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Hounds First Sighthound Rescue Summer Ball 06-2018

Hounds First Sighthound Rescue – Charity Ball 2018

This year has been a remarkable social calendar, with us attending several Black Tie Charity Balls. But the most special and emotional has to be The Hounds First Sighthound Rescue Summer Ball.

It makes for quite an interesting evening when you put a whole group of doggy people together in one room in ball gowns and penguin suits. Just for good measure, make sure its one of the hottest evenings of the year.

The power of social media is such that so many of the faces that I have spoken to online or have championed me over the last few years, I have never met in person.

People know of your high’s and low’s and then you meet them in person like you have known them forever.

Hounds First Sighthound Rescue is a dog rescue charity that is very close to my heart and if you know the story of ‘Harry and Me’, then you will know how much Rachel Hyball and Tracie Gledhill did to support Harry and I staying together.

They supported and covered the costs of Harry’s stay with Cath Pickles, but more so provided the love and emotional support that both the dog and owner needed to turn their life around.

Tonight was all about celebrating the successes of the charity over the last year, recognizing the hard work of the volunteers and championing the work that they do. Whether moving the dogs from place to place, conducting home visits, fundraising or the ongoing behavioral work that has to take place.

It was a surprise and a shock to me, that Harry and I were presented with a beautiful framed picture and award. An award for being one of the charities success stories of 2017. A story that embodied the whole purpose of the charity, putting the welfare and what’s best for the hounds, first.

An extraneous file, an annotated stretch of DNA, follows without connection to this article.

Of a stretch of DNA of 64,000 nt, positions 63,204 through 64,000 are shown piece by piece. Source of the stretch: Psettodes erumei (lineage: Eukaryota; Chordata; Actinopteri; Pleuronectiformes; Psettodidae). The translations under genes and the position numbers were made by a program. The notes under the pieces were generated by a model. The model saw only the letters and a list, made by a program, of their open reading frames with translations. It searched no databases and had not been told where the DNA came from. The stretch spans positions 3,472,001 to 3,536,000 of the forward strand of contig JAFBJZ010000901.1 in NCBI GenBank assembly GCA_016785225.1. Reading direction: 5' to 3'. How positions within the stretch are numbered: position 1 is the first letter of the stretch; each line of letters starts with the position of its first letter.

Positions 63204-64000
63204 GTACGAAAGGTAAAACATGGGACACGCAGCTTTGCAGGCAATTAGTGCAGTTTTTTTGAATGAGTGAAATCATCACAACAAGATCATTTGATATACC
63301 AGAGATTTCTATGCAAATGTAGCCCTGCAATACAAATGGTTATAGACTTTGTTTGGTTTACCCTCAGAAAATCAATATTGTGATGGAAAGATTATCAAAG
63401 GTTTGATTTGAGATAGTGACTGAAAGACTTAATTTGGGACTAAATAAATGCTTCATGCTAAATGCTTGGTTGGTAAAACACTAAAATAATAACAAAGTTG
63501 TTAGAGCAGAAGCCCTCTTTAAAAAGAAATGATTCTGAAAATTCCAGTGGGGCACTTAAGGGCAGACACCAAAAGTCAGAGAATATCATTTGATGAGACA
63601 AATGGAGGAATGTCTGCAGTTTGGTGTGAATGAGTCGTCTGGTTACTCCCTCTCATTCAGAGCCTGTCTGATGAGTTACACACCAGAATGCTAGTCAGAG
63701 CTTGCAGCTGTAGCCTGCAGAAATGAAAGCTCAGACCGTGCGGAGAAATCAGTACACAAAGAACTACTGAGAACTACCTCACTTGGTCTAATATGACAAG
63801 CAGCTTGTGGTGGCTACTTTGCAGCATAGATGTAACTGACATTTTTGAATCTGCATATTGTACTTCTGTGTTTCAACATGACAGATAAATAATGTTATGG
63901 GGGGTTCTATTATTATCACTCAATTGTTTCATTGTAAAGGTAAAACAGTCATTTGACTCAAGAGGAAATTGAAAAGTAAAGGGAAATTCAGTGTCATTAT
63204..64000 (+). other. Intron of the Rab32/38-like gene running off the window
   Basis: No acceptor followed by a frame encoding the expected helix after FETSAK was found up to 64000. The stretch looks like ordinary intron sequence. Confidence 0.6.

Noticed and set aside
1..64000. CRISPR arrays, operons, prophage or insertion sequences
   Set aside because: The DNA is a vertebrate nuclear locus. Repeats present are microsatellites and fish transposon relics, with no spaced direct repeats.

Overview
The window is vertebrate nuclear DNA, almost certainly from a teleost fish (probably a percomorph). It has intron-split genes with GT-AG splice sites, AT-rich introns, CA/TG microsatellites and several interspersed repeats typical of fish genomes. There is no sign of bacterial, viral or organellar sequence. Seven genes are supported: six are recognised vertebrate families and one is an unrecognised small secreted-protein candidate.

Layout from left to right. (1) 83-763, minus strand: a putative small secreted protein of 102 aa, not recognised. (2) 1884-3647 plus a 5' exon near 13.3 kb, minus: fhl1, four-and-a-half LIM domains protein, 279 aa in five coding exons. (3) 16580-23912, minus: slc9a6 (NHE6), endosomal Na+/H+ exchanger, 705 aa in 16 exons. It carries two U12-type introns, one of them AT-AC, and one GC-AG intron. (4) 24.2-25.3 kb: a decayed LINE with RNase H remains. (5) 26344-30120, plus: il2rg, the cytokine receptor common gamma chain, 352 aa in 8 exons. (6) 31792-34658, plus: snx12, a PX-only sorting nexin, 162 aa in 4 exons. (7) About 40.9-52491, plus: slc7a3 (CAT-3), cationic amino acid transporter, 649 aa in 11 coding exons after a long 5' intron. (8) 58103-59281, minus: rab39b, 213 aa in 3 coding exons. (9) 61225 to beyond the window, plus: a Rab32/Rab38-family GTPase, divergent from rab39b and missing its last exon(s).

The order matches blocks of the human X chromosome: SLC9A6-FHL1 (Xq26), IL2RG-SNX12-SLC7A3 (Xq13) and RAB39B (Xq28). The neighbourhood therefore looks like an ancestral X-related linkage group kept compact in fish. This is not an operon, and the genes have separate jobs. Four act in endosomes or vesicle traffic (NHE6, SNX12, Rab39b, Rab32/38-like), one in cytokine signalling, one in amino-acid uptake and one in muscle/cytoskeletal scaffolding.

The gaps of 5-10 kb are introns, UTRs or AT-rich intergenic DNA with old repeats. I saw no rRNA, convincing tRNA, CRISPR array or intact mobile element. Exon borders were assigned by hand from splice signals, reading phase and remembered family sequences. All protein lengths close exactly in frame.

To find out more about the amazing work of Hounds First Sighthound Rescue visit: www.houndsfirst.co.uk

Hounds First Sighthound Rescue

Hounds First Sighthound Rescue

Hounds First Sighthound Rescue

Hounds First Sighthound Rescue

Hounds First Sighthound Rescue

Hounds First Sighthound Rescue

The Tale of Camberley Kate

The Tale of Camberley Kate

It was a huge leap to move back to Surrey from the Peak District earlier this year. But one of the most exciting parts is discovering the new area in which you live, the history, the special little places only the locals know, the best scenery and most of all the best places to photograph. One of the most interesting stories that I’ve come across is about a Camberley resident, known as Camberley Kate.

 

The story books of all local towns and villages are filled with notable characters, charitable people, historic landowners, people that did great deeds for their local areas, and there are the eccentric and odd characters. Of which Kate Ward was reportedly one.

Camberley Kate

Kate’s fame spread far and wide during the later years of her life, featuring on a number of British and American news channels, her antics even led to a profile in Time Magazine and an Award from Dog’s Life Magazine for her life’s achievements.

So why all the fuss and fame for a village eccentric?

Born in a different era, in 1895, Kate was raised in Middlesborough, a Yorkshire-lass with a heritage that she was proud of. Childhood was not easy for Kate, however, becoming an orphan by the age of 10; after which an aunt with strong religious views raised her. As she grew older, Kate moved into a role of domestic service in Yorkshire, then eventually moving to Camberley.